What is a marine mammal?
A marine mammal is an animal in the Class Mammalia that lives in or around the ocean and derives most or all of its food from the ocean. They share characteristics classic of land mammals but have special adaptations for life in the water such as streamlined bodies, tail flukes for locomotion, fins for balance and steering, blubber for insulation, etc.

What is baleen?
Plates of baleen are suspended from each side of the upper jaw in baleen or toothless whales. The plates are made of keratin (the same thing hair is made of) that intertwines to form a sieve, which filters food from the water. The baleen whale takes in a huge gulp of water, closes its mouth, and forces the water out through the baleen trapping food particles such as fish, plankton, krill, and other crustaceans. Other baleen whales slide along the bottom stirring up food material and then trapping it in the baleen.

What other animals are considered marine mammals?
There are 5 different groups of marine mammals including: Cetaceans (whales and dolphins) - 78 species Sirenians (manatees and dugongs) - 4 species Pinnipeds (seals, sea lions, walruses) - 34 species Maine and sea otters - 2 species Polar bears - 1 species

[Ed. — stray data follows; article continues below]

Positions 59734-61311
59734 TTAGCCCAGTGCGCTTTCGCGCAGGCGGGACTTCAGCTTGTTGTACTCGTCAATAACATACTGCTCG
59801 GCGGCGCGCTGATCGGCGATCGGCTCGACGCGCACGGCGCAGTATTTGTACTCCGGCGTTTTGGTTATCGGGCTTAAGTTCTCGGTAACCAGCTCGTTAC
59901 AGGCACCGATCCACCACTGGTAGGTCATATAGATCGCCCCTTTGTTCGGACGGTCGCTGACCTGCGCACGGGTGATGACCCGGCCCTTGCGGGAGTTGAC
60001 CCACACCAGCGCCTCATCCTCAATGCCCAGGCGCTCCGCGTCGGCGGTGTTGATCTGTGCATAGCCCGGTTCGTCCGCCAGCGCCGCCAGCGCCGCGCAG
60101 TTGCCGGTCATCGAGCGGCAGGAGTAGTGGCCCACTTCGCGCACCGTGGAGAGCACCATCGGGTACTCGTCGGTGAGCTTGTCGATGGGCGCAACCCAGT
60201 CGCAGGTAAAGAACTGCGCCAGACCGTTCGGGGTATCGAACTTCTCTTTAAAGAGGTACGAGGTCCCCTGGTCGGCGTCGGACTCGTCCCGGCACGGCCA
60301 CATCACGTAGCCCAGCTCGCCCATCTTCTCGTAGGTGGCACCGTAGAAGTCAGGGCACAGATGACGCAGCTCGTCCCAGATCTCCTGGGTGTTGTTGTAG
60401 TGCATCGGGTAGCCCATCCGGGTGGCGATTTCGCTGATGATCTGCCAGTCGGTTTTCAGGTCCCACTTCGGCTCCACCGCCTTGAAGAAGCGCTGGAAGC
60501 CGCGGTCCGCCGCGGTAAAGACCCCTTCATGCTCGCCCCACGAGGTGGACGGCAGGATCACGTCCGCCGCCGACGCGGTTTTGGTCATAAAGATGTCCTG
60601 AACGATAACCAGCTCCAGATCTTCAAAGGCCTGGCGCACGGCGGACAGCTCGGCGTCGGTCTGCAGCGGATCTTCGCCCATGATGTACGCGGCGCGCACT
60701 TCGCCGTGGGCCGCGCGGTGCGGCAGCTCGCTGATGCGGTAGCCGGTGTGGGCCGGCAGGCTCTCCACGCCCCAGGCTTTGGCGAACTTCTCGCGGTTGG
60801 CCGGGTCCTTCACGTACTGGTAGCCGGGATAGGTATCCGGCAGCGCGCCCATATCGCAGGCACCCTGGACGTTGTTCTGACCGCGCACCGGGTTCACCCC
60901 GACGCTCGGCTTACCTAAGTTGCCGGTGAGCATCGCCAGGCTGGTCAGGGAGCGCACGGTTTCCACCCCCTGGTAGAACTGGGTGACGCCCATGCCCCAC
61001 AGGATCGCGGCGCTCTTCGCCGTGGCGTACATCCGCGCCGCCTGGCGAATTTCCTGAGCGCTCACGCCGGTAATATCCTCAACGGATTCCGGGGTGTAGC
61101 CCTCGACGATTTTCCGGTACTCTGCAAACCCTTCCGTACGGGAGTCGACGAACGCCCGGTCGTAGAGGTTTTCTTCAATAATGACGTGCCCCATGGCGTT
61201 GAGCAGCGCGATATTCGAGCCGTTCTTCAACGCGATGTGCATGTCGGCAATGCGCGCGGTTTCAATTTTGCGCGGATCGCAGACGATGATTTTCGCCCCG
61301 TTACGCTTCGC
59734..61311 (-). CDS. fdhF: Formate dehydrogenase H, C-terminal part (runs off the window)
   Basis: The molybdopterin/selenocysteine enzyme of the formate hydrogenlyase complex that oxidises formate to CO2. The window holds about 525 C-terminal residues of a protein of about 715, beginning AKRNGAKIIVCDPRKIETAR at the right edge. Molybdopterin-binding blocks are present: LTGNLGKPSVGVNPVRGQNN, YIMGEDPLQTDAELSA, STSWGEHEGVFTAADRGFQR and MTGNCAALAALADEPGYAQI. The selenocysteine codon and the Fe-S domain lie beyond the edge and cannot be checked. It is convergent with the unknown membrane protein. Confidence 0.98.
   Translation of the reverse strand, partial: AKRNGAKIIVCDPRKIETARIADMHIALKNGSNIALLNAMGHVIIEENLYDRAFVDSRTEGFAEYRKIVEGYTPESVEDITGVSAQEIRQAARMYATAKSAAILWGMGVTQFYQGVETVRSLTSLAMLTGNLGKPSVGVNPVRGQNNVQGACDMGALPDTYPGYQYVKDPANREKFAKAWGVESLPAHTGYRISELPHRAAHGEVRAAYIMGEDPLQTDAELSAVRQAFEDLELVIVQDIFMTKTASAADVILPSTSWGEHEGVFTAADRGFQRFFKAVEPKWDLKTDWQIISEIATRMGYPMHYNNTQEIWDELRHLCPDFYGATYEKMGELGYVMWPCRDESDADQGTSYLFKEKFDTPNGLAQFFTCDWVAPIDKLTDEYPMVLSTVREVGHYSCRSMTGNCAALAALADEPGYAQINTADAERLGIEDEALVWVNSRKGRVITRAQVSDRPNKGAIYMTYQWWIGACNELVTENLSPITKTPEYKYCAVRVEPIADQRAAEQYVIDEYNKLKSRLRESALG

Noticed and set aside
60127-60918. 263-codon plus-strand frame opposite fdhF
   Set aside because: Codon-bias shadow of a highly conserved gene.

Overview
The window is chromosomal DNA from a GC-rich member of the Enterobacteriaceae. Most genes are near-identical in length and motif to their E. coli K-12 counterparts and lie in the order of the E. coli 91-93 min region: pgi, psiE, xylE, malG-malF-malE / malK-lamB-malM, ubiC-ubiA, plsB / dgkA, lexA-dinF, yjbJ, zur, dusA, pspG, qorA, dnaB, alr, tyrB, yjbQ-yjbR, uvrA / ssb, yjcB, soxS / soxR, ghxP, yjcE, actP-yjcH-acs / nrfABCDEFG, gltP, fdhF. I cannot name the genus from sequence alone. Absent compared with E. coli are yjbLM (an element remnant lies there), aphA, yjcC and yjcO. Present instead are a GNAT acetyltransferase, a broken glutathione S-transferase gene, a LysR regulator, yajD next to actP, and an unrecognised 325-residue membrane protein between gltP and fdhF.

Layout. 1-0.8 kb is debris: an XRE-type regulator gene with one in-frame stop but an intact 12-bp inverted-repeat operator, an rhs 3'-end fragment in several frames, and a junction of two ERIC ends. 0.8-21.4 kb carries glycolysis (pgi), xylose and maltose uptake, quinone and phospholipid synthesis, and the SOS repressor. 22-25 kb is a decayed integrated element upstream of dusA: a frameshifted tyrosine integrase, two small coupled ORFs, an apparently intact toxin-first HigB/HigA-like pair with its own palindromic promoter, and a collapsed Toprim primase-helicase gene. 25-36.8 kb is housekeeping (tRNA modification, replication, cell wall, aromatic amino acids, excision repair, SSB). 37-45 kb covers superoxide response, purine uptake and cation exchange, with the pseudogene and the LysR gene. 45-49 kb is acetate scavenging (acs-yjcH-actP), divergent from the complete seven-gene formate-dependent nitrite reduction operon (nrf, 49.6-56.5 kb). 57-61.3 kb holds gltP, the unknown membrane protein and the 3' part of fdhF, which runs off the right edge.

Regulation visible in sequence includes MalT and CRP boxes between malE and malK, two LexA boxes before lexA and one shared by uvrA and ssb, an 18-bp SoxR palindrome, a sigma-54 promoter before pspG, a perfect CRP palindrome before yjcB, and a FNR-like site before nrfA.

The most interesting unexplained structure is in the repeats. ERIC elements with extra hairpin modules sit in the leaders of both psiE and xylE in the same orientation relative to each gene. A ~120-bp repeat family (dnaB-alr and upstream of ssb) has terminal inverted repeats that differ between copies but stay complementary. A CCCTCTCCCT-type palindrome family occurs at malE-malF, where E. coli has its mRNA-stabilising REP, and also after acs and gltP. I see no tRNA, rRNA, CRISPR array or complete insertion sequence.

Who do I contact to have someone give a lecture at my school?
Contact the State Coordinator, check the "Contact" page of our website for contact information.

What should I do if I find an animal stranded on the beach?
Click here to visit our Dolphin 911 page for information on what to do.

Are there any laws that protect marine mammals?
Yes! The Marine Mammal Protection Act of 1972 protects these animals from harassment by humans. It is even against the law to feed or touch wild dolphins. The intentional killing of marine mammals in the course of fishing operations is prohibited by law. Shooting of a marine mammal could result in a fine of $20,000 or a year in jail.

Is it safe to swim with wild dolphins?
No, it is not safe for you or the animals! Dolphins in the wild do bite. Excessive human contact causes wild dolphins to lose some of their natural wariness needed for survival in the wild. Please, observe them from a distance and never attempt to feed them or swim with them.